How to Break Startup Stereotypes and Still Be a Successful Entrepreneur?

The Startup world can get quite overwhelming for entrepreneurs as you start a business to create a difference, though being aware of all the stereotypes. And still, you aim to come out successful. There’s one breed who emphasizes on venture-backed entities curtailing elevated, high-growth entities. And then there are others who widen the definition and include the main street business, small shop businesses, and even the freelancers. So everyone out there earning their money independently is labelled as an entrepreneur. It is tough to escape the obvious stereotypes when in business, but this is how you can break them and still be a successful entrepreneur.

Breaking Gender Stereotypes

A study concluded that the chances of women leaving the industry one year later than men are 45%. Those thinking that women never make a successful entrepreneur are a rather destructive stereotype doing more harm than anything else to the startup fraternity.

An increasing diversity amongst the entrepreneurs which is an indication of how we are collectively making progress in the nullifying gender gap when it comes to entrepreneurship.

Previously, with only males around, the end result had limited potential. The new breed of women entrepreneurs come from a different socio-cultural background with a whole new perspective and ideas. It has given birth to brands like Carmesi, FreshMenu, MapMyGenome, etc.and also many instances of small scale local women entrepreneurs making it big.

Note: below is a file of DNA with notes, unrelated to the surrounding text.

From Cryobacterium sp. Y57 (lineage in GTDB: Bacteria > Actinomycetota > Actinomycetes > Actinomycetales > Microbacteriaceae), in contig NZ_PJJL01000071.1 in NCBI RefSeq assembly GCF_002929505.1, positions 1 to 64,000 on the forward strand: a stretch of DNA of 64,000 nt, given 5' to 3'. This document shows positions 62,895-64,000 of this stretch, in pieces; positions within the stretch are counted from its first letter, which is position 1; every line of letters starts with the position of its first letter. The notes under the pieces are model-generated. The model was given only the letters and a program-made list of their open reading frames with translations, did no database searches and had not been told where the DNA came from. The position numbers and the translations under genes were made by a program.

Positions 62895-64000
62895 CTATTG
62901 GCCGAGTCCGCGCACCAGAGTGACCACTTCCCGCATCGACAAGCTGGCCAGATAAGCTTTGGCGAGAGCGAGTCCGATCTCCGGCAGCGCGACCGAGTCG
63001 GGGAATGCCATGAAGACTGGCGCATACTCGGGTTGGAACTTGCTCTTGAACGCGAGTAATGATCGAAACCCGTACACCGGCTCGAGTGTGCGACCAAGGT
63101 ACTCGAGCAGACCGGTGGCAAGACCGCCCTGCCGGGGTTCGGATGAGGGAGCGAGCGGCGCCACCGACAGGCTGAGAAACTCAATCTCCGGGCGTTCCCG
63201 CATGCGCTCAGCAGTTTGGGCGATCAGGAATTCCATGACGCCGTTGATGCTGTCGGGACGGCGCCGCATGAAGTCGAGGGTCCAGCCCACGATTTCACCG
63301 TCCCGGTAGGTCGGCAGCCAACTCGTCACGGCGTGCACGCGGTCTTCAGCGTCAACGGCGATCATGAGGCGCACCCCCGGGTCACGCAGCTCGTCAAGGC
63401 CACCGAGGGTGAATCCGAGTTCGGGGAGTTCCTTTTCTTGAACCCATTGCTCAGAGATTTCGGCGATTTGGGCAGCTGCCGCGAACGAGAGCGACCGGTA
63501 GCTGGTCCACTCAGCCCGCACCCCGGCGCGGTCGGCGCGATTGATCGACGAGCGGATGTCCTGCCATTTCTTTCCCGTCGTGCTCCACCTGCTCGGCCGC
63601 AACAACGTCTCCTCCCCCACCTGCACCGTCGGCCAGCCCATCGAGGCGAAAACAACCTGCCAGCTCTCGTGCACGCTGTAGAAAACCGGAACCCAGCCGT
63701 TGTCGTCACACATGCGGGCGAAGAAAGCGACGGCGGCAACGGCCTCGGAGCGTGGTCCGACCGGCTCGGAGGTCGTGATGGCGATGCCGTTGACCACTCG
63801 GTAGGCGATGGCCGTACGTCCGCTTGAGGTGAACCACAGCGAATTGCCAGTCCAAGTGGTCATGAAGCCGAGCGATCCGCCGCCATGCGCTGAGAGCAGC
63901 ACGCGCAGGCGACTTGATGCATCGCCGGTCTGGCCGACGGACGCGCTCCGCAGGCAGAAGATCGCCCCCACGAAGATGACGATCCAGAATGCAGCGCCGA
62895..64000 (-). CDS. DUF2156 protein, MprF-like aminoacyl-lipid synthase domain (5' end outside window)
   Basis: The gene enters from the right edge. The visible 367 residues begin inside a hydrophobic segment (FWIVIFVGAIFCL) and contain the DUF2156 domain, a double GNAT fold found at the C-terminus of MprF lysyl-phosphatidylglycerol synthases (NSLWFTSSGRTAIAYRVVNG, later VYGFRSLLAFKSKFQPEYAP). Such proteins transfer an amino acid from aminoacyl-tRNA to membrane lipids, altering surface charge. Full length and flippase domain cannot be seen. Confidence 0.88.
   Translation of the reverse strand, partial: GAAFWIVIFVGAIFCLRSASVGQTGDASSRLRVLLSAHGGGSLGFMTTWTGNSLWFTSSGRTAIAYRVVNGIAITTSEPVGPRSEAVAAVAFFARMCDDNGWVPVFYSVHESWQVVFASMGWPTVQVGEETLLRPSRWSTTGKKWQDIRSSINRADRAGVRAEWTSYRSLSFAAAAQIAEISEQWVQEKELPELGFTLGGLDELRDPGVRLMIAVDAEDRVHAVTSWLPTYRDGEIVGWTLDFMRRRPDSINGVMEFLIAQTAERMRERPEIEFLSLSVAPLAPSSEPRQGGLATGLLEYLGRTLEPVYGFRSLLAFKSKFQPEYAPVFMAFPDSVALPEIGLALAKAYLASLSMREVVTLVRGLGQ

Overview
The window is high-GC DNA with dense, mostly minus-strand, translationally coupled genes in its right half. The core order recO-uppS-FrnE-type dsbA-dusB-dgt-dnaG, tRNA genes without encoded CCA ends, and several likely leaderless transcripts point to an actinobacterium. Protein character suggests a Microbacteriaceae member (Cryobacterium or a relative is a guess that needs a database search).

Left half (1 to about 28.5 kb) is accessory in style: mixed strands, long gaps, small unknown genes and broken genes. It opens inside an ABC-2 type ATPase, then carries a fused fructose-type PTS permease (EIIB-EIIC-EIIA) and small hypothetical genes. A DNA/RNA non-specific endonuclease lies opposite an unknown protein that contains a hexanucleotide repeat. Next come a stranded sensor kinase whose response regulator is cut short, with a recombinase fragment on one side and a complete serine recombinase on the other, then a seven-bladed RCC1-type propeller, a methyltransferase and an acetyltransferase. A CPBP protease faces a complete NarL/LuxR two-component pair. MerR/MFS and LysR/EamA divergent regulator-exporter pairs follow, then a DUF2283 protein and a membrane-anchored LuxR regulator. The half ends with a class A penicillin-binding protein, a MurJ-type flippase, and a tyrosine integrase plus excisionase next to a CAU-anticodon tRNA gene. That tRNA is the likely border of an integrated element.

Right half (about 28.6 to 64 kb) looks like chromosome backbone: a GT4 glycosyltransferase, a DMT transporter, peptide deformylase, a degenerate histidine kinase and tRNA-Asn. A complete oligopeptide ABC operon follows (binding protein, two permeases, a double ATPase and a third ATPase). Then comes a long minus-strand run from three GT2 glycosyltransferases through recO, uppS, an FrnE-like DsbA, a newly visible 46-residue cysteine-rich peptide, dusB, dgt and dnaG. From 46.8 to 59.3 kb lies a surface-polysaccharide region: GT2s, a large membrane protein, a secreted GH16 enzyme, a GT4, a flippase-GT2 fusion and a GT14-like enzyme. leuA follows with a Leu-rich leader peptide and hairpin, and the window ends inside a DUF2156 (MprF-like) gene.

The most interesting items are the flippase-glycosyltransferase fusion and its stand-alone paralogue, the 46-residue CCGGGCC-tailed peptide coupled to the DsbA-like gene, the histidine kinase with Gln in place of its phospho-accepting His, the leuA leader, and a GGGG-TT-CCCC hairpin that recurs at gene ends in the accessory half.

How to Break Startup Stereotypes and Still Be a Successful Entrepreneur?

geralt / Pixabay

You have to work 25 hours a day

Running low on fuel, long working hours and MAYBE some benefits in future – that’s how one sees a startup. Most entrepreneurs believe that time and resources spent during the early stages are something that one can trade-off for future gain. This is taken as an opportunity to get into projects that can change the world. But you must not forget that the startup world is itself involves a lot of disruption. But what happens when the startup world itself is disrupted?

For your startup to survive, you will have to survive as well, and that too – with all mental and physical fitness. That is why researchers indicate that if you want your startup to survive, that means you have to, as well. Ensure taking personal care and spending more time with family and friends. Also, consider taking some time out for physical exercises and prioritizing yourself over anything. If a client asks to get the work done on the weekend, protect yourself and the team to stay away from weekend work. A true genuine client will always respect your priorities outside working hours.

How to Break Startup Stereotypes and Still Be a Successful Entrepreneur?

ambadysasi / Pixabay

There is no such thing as 25 hours workday. No matter how much you apply yourself, it will happen only when it is done with a proper plan. Make sure that you and your teamwork efficiently in working hours with a planned workflow in hand. Follow scrum to ensure that project deadline is met with each sprint moving the project near completion. Being an entrepreneur, you have the power to dictate your own schedule and even that of the team. So take control of your life and startup to work smartly, efficiently, and not labourously. Perhaps, this is one of the reasons what lured to startup – to take back control of life.